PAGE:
Kategorien: 1080p (HD), 240p, 360p, 480p, 720p (HD), Arzt, Englische Dokus, Europa, Fernsehen, Feuerwehr, k. A., Katastrophen, Länder, Medien, Menschen, Offline, Online, Polizei, Rettungsdienst, Spanien, Status, Technik, Technologie, Videoqualität
24.07.2013 (24. July 2013)
Tren Descarrila en Santiago de Compostela: Camara de Seguridad
This is the horrifying moment a Spanish passenger train derailed killing at least 78 people and injuring scores more in the country’s worst train accident in decades.
The haunting footage, taken from a CCTV at track level, shows the train rounding a bend before a carriage appears to ‚jump‘ causing a domino effect.
The train’s cabin skids along the tracks before flipping on its side and smashing into a concrete siding along with a number of other carriages.
Investigators are likely to look at excessive speed as a possible cause of the horrific smash, which left 141 hurt, including one Briton in north-west Spain.
The subsequent derailment left a scene of devastation, with toppled and smashed carriages lying alongside the track, bodies being laid out beside the line, and bloodied survivors being carried to safety.
One passenger said the train, from Madrid to Ferrol, was „travelling very fast“ moments before the derailment in what is Spain’s worst train crash for more than 40 years.
The Briton was one of 141 people injured, with casualties being treated in local hospitals.
With the dead being taken to a makeshift morgue set up in a Santiago indoor sports arena, Spanish Prime Minister Mariano Rajoy, who was born in the city, visited the crash scene.
Prime Minister David Cameron wrote to Mr Rajoy today, saying: „People in Britain have been greatly saddened by this tragedy. Please pass my deep condolences to those who have lost loved ones and my thoughts and prayers to all those who have been injured.“
Pilgrims converge on the Santiago de Compostela annually to celebrate a festival honouring St James, the disciple of Jesus whose remains are said to rest in a shrine.
Foreign Secretary William Hague said: „I was very saddened to hear of the terrible train accident near Santiago de Compostela in Spain last night.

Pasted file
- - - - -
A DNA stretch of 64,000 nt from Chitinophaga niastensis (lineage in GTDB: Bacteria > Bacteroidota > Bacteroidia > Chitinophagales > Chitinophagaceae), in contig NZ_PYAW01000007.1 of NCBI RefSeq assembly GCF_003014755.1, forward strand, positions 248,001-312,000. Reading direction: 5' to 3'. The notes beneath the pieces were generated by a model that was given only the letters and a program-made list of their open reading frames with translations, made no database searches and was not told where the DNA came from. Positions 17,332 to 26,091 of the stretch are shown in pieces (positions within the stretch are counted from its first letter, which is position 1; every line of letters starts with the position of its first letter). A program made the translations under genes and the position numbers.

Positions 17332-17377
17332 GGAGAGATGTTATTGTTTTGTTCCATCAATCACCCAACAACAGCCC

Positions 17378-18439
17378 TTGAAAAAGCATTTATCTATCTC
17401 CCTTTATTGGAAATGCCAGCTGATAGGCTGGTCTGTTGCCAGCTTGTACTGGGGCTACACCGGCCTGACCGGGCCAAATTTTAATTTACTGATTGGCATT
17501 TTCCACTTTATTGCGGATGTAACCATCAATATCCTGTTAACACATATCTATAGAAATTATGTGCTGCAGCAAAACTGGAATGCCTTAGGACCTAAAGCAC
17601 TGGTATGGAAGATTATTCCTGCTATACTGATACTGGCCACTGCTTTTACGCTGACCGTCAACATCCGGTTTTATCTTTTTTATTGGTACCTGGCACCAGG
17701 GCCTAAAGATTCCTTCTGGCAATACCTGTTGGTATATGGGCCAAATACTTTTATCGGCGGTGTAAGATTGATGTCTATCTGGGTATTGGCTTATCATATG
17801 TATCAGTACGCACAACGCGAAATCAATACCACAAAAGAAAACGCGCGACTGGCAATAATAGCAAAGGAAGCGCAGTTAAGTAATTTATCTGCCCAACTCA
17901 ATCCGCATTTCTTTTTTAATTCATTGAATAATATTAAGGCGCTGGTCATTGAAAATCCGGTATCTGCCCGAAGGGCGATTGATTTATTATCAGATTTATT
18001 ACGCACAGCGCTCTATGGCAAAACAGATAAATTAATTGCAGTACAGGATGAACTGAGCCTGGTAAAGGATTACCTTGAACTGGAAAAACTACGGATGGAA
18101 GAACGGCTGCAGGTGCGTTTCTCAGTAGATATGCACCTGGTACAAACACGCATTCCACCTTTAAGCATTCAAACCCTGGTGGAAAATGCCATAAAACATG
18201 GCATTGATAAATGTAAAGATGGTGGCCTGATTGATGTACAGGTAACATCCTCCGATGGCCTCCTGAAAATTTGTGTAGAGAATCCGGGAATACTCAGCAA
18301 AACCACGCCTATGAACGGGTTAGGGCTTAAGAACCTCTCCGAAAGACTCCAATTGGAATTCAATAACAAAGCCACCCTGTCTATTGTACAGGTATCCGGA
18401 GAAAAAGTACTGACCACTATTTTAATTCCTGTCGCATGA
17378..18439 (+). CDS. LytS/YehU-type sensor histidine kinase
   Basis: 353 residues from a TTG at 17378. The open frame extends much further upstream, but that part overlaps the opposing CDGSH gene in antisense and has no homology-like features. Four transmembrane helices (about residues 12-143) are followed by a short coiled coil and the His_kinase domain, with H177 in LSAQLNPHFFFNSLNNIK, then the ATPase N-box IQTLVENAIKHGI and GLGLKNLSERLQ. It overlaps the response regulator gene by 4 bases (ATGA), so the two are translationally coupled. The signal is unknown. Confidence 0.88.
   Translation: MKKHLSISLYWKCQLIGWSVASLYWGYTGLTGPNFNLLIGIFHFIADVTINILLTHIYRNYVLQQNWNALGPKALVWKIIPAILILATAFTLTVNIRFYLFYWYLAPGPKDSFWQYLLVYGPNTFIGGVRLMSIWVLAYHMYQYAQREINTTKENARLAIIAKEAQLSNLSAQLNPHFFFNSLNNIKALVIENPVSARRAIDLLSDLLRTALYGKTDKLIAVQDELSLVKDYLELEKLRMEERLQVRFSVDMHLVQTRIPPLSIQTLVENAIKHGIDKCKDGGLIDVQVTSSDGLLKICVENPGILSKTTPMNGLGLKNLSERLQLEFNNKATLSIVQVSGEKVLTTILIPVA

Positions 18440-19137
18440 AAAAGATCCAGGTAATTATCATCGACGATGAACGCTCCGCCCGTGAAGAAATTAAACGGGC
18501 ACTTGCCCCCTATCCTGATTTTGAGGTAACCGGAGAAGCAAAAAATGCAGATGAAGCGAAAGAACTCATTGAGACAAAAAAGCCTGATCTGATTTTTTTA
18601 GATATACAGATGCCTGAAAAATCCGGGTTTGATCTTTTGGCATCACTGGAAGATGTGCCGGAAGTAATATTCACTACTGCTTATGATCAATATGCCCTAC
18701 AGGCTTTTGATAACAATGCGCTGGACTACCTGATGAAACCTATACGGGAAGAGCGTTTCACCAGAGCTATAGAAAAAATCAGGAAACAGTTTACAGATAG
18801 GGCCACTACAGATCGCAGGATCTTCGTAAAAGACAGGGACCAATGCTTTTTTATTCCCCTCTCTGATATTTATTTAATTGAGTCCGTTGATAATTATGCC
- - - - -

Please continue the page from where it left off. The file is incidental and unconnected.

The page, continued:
„My thoughts are with all those affected and their friends and family. The British Embassy team in Spain are working closely with the Spanish authorities as they respond to this tragedy.
„We know that one British citizen was injured in this accident and the embassy has been providing consular support.“
Lidia Cannon, who previously lived in the city and was visiting for the local fiesta celebrating St James, said she saw a woman who had lost a foot as a result of the train crash.
She told the BBC Radio 4 Today programme: „We heard a big bang, like, we thought it was an air crash, I thought it was a car crash, other people thought it was a bomb. It was very, very loud, the noise.“
Ms Cannon said people went to help and told of one man’s experience of visiting the crash site.
She said: „He couldn’t cope with it. He said he was there 20 minutes but he took out a man that was asking for his wife and his wife was inside, dead. A boy was looking for his girlfriend and she was inside the train, dead.
„He was taking out people that had mobile phones in their pockets ringing all the time. He couldn’t cope with it because policemen and doctors and everyone was crying and he had to leave.
„I saw a woman who had lost one foot. But instead of crying or shouting or whatever because of the pain, she was looking very, very serious. They were carrying her away and she had her sight, her eyes, were looking to one point – she was in shock.“
Alberto Nunez Feijoo, president of the region of Galicia, described the scene as „Dante-esque“.
One of the passengers, Sergio Prego, said: „The train travelled very fast and derailed and turned over on the bend in the track. It’s a disaster. I’ve been very lucky because I’m one of the few to be able to walk out.“
Keith Barrow, associate editor of International Railway Journal, whose editorial offices are in Falmouth in Cornwall, said today: „Spanish railways‘ safety record is pretty good.
„Major accidents have been extremely rare. A lot of money has been poured into the system and passenger numbers were rising before the 2008 recession, which has hit Spain particularly badly.
„There has been a big reduction in fares lately to try to get more passengers to use the railways. A number of lines have been electrified and there are plans to allow private companies to operate services.“
Mr Barrow said the train involved in the Santiago accident was a Class 730 high-speed.
CCTV: Camera Accidente tren Santiago: Descarrilamiento del tren spain train crash cctv
Spain Train Crash CCTV Warning Graphic Video Galicia Train Derailment